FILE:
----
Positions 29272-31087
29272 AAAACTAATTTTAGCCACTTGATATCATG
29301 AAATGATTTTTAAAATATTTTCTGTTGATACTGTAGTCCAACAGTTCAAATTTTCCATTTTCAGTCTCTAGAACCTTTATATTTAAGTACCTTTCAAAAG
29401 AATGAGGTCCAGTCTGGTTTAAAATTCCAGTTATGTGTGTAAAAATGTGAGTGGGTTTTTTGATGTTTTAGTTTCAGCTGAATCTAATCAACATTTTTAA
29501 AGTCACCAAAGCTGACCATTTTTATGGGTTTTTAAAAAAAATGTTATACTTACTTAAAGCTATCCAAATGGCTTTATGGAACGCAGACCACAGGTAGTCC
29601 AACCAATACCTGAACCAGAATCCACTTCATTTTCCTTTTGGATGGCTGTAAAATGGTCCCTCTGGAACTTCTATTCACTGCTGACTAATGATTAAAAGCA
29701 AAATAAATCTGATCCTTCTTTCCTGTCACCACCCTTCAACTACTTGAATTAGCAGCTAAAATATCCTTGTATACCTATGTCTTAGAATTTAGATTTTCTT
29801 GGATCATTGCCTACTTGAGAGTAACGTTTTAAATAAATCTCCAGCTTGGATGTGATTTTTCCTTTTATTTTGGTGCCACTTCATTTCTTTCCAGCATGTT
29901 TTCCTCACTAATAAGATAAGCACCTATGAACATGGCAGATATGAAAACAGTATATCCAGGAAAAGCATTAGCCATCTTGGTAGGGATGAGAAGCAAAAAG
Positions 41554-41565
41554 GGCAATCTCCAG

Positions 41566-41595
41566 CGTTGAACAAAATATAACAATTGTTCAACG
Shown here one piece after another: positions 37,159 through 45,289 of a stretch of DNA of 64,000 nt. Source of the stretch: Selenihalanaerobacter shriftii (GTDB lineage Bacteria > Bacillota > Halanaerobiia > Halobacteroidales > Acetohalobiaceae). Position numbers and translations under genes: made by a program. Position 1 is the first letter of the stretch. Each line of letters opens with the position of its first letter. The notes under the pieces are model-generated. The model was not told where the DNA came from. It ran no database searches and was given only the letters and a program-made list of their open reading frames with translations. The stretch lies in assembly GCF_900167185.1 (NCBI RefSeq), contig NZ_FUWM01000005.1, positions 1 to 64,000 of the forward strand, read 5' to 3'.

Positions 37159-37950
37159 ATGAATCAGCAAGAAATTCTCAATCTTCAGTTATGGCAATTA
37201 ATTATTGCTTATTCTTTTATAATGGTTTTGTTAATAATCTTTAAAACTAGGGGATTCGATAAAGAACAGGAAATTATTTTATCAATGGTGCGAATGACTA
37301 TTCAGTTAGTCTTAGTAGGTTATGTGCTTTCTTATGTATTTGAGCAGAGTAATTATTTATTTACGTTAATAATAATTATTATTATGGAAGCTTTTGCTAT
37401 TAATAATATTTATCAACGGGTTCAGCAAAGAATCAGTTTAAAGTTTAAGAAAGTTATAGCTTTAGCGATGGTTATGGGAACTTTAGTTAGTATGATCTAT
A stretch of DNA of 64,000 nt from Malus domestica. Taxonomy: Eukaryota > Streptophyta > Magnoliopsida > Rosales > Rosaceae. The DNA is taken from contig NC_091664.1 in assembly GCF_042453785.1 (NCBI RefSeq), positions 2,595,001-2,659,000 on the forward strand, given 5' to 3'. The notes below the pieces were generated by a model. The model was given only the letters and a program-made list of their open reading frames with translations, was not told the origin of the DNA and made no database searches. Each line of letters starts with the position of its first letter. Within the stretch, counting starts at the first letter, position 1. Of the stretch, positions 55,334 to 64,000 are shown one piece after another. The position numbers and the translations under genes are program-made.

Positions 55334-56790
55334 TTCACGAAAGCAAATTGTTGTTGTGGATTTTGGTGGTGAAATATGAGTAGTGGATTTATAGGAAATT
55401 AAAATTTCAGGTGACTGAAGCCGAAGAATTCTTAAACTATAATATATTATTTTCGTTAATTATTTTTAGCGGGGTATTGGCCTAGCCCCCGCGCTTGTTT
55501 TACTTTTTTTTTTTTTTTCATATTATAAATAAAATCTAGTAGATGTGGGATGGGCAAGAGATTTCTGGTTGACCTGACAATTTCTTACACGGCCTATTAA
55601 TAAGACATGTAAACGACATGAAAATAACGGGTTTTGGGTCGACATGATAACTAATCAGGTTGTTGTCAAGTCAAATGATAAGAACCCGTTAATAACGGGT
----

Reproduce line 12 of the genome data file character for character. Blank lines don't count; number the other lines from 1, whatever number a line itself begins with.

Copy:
Positions 41566-41595